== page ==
seesaw

noun
see·​saw | \ ˈsē-ˌsȯ How to pronounce seesaw (audio) \

Definition of seesaw

 (Entry 1 of 2)

1 : an alternating up-and-down or backward-and-forward motion or movement also : a contest or struggle in which now one side now the other has the lead
2a : a pastime in which two children or groups of children ride on opposite ends of a plank balanced in the middle so that one end goes up as the other goes down
b : the plank or apparatus so used

seesaw

verb
seesawed; seesawing; seesaws

Definition of seesaw (Entry 2 of 2)

intransitive verb

1a : to move backward and forward or up and down
b : to play at seesaw
2 : alternate seesaw between two activities

transitive verb

: to cause to move in seesaw fashion

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Other Words from seesaw

Noun

seesaw adjective

Synonyms for seesaw

Synonyms: Verb

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Examples of seesaw in a Sentence

Noun Their relationship was an emotional seesaw. Verb The lead seesawed between the two runners right up to the finish line. as their boat seesawed in the rough water, the rescue team tried to get the passengers off the sinking ship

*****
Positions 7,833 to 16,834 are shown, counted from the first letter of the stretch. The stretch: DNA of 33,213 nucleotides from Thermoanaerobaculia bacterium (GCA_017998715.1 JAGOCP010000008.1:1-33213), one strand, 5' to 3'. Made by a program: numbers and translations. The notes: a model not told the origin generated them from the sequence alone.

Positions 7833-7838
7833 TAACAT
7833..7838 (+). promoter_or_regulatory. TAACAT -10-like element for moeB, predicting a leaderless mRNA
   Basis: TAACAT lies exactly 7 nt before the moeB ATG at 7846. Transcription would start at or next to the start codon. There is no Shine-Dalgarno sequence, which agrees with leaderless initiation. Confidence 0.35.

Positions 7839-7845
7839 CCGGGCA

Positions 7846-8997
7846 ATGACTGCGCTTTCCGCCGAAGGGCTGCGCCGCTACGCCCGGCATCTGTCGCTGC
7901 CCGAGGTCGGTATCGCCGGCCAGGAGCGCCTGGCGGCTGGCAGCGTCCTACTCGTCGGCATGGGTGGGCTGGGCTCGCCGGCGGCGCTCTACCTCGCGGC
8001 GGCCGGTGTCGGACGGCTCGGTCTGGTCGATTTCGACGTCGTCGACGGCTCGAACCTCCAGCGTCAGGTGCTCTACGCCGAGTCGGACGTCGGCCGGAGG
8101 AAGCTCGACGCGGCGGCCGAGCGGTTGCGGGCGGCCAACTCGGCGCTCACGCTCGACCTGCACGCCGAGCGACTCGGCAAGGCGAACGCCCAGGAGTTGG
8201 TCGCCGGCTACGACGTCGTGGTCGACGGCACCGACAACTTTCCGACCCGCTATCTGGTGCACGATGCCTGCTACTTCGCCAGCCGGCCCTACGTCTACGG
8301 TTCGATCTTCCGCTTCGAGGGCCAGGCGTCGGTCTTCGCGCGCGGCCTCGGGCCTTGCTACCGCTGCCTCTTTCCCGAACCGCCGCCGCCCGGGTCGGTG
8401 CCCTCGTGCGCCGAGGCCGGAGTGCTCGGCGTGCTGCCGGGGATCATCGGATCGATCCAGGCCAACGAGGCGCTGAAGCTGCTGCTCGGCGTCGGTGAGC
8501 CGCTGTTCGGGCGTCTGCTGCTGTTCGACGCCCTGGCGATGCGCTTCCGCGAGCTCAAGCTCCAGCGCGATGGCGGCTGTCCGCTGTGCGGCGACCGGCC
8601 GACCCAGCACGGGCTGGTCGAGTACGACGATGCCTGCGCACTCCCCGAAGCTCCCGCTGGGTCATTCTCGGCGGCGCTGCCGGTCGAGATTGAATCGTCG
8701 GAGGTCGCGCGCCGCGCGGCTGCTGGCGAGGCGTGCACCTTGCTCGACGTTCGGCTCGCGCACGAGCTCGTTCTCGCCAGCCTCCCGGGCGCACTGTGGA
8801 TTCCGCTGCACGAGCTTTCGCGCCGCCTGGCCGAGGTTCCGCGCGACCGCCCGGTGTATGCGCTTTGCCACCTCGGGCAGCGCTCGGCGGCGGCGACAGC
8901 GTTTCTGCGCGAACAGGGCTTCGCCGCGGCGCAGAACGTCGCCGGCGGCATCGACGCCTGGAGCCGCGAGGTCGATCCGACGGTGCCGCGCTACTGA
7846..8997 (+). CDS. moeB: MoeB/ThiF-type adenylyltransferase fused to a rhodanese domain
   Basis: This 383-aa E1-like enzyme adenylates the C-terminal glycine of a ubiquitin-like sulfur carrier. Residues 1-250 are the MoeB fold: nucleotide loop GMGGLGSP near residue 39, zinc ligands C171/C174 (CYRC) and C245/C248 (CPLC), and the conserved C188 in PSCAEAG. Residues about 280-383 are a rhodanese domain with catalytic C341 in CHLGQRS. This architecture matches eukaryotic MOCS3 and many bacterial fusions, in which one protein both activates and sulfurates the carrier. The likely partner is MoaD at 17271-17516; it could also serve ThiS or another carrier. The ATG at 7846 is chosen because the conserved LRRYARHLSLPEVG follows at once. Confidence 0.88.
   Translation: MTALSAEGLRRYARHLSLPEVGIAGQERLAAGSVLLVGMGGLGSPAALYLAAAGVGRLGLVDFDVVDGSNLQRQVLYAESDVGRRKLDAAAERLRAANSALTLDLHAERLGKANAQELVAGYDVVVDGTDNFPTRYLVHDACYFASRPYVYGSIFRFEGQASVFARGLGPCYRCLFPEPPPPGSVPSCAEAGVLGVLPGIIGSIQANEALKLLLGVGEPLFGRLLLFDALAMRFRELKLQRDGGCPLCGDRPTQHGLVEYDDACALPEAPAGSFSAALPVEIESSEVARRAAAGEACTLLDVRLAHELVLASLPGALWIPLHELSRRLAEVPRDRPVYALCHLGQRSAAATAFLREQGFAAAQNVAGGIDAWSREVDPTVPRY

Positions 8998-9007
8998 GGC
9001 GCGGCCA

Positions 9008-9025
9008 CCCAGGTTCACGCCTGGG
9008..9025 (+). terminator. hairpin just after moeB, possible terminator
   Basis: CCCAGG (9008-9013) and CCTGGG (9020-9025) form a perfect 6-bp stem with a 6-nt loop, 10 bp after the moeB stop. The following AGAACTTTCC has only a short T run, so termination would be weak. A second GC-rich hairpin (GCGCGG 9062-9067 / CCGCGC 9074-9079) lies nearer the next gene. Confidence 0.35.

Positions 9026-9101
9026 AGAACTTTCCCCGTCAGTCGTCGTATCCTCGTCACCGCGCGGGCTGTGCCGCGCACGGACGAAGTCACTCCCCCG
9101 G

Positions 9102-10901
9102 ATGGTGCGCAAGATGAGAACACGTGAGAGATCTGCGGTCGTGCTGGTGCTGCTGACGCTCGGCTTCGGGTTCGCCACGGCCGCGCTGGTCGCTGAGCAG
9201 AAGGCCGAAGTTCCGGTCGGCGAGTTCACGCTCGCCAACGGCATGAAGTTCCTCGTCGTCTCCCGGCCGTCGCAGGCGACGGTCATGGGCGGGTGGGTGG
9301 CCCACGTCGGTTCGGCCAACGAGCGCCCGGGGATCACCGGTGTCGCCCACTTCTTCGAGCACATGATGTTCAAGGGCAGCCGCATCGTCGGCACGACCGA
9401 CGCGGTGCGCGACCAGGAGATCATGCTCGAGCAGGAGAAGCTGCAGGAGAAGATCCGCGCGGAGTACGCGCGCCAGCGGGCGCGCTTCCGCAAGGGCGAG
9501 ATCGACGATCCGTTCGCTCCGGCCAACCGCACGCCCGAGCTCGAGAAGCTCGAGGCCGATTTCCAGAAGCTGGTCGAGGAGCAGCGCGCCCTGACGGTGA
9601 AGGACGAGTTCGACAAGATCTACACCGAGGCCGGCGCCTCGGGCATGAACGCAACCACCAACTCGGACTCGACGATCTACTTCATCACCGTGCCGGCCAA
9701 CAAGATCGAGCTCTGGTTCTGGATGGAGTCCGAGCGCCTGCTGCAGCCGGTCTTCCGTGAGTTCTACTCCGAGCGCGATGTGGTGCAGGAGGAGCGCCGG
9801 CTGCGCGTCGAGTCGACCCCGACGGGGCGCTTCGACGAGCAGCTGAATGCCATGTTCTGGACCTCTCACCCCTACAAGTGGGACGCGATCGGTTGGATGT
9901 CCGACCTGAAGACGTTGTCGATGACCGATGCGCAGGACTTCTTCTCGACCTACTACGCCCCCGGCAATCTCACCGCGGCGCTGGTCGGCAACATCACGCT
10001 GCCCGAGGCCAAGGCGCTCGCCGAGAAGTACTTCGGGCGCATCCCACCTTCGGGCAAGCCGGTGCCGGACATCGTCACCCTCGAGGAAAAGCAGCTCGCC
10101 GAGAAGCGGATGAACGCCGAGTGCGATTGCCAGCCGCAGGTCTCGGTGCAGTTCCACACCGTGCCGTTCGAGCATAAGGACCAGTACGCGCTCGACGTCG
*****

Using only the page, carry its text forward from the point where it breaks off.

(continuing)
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Recent Examples on the Web: Noun Even though the likely alternative is another seesaw – more lockdowns, more lives and businesses lost – sometime in the new year. Ned Temko, The Christian Science Monitor, "In European COVID-19 seesaw, lessons in patience for America?," 18 Nov. 2020 It's lifted our feet off the ground on this seesaw. CBS News, "National security analyst Graham Allison on second "mutually assured destruction"— a U.S.-China climate conflict," 11 Nov. 2020 Recent surveys of would-be travelers show a seesaw of intentions and emotions. Cliff Pinckard, cleveland, "What does Trump’s Ohio victory mean for coronavirus restrictions? The Wake Up for Friday, Nov. 6, 2020," 6 Nov. 2020 Don’t let the daily seesaw of the markets dictate your investment moves, said Carolyn McClanahan, a certified financial planner who founded the fee-only Life Planning Partners based in Jacksonville, Fla. Michelle Singletary, Washington Post, "Yes, your 401(k) can survive the election," 2 Nov. 2020 Many baseball cognoscenti consider the ‘75 World Series one of, if not the greatest in baseball’s history, when the two clubs played a seesaw affair through seven games. NBC News, "Six MLB Hall of Famers lost in 2020 were part of the 'public imagination'," 14 Oct. 2020 Fashion often operates like a seesaw, swinging between opposite extremes. Laird Borrelli-persson, Vogue, "Everything You Ever Wanted to Know About Grunge: Episode 2 of Our Podcast In Vogue: The 1990s," 24 Sep. 2020 The tiebreak, too, was a seesaw of astonishing bravery and nervy misses. Louisa Thomas, The New Yorker, "Without Fans, the Drama of the U.S. Open Came from Within," 14 Sep. 2020 An active friendship dynamic can be like a seesaw – each party endures and witnesses ups and downs, but no one hops off. Amy Dickinson, Detroit Free Press, "Pandemic brings out the boring," 31 Aug. 2020 Recent Examples on the Web: Verb The two PROs measure different time periods, with the BMI year running through June 30 and ASCAP trading on a standard calendar year, allowing for the largest revenue honors to seesaw back and forth. Ed Christman, Billboard, "BMI Posts Record Revenue Despite Pandemic Hit to Licensing," 9 Sep. 2020 The number of Americans filing new unemployment claims may continue to seesaw, creeping up, then slightly falling, but the level will likely remain high as economic uncertainty lingers amid surges in coronavirus cases. Editors, USA TODAY, "Breonna Taylor broadcast memorial, unemployment numbers, Serena vs. Venus: 5 things to know Thursday," 13 Aug. 2020 That sets up a game of chicken that’s poised to play out while seesawing financial markets will be open for trading. Anthony Halpin, Bloomberg.com, "High Noon Talks to End Global Oil-Price War," 5 May 2020 Instead of an inexorable march upward, the Great Lakes are expected to seesaw between extremes, according to the Post. Alex Fox, Smithsonian Magazine, "High Waters in the Great Lakes Reveal Two Centuries-Old Shipwrecks," 30 Apr. 2020 The game seesawed back and forth in the closing minutes. David Woods, Indianapolis Star, "Butler basketball falls to Seton Hall at buzzer," 20 Feb. 2020 The state's fortunes from oil have seesawed for almost 70 years. James Macpherson, Houston Chronicle, "Officials: North Dakota oil output may peak within 5 years," 11 Feb. 2020 The stock market seesawed between dramatic losses and gains this week amid concerns about the coronavirus’s effect on the global economy. Jerry Dunleavy, Washington Examiner, "‘Protect your granddaddy’: Surgeon general urges 'social distancing' to shield high-risk people from coronavirus," 14 Mar. 2020 Each team seesawed in different ways during the past 10 years. Hayes Gardner, The Courier-Journal, "Bowl wins highlight bright future for Bluegrass State's FBS teams," 31 Dec. 2019